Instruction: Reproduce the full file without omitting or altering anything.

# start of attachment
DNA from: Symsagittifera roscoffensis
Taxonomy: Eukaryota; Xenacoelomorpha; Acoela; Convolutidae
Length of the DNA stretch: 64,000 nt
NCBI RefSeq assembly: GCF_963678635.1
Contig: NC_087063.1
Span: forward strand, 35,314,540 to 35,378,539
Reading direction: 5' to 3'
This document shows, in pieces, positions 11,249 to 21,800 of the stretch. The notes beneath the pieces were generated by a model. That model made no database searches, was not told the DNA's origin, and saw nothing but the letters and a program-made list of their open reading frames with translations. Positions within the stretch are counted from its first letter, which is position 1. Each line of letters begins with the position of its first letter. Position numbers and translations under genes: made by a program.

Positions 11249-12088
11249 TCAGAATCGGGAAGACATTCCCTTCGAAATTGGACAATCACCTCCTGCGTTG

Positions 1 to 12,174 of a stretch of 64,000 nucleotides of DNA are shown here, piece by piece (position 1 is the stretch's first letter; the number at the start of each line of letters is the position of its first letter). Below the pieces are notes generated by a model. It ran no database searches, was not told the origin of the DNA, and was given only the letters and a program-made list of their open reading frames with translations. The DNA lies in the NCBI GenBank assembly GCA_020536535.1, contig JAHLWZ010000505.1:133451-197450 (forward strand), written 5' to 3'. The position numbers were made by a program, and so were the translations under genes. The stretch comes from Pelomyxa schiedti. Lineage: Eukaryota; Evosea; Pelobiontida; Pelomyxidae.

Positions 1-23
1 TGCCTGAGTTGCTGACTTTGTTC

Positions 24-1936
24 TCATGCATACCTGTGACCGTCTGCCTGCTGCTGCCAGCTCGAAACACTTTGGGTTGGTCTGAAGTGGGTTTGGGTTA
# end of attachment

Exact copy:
DNA from: Symsagittifera roscoffensis
Taxonomy: Eukaryota; Xenacoelomorpha; Acoela; Convolutidae
Length of the DNA stretch: 64,000 nt
NCBI RefSeq assembly: GCF_963678635.1
Contig: NC_087063.1
Span: forward strand, 35,314,540 to 35,378,539
Reading direction: 5' to 3'
This document shows, in pieces, positions 11,249 to 21,800 of the stretch. The notes beneath the pieces were generated by a model. That model made no database searches, was not told the DNA's origin, and saw nothing but the letters and a program-made list of their open reading frames with translations. Positions within the stretch are counted from its first letter, which is position 1. Each line of letters begins with the position of its first letter. Position numbers and translations under genes: made by a program.

Positions 11249-12088
11249 TCAGAATCGGGAAGACATTCCCTTCGAAATTGGACAATCACCTCCTGCGTTG

Positions 1 to 12,174 of a stretch of 64,000 nucleotides of DNA are shown here, piece by piece (position 1 is the stretch's first letter; the number at the start of each line of letters is the position of its first letter). Below the pieces are notes generated by a model. It ran no database searches, was not told the origin of the DNA, and was given only the letters and a program-made list of their open reading frames with translations. The DNA lies in the NCBI GenBank assembly GCA_020536535.1, contig JAHLWZ010000505.1:133451-197450 (forward strand), written 5' to 3'. The position numbers were made by a program, and so were the translations under genes. The stretch comes from Pelomyxa schiedti. Lineage: Eukaryota; Evosea; Pelobiontida; Pelomyxidae.

Positions 1-23
1 TGCCTGAGTTGCTGACTTTGTTC

Positions 24-1936
24 TCATGCATACCTGTGACCGTCTGCCTGCTGCTGCCAGCTCGAAACACTTTGGGTTGGTCTGAAGTGGGTTTGGGTTA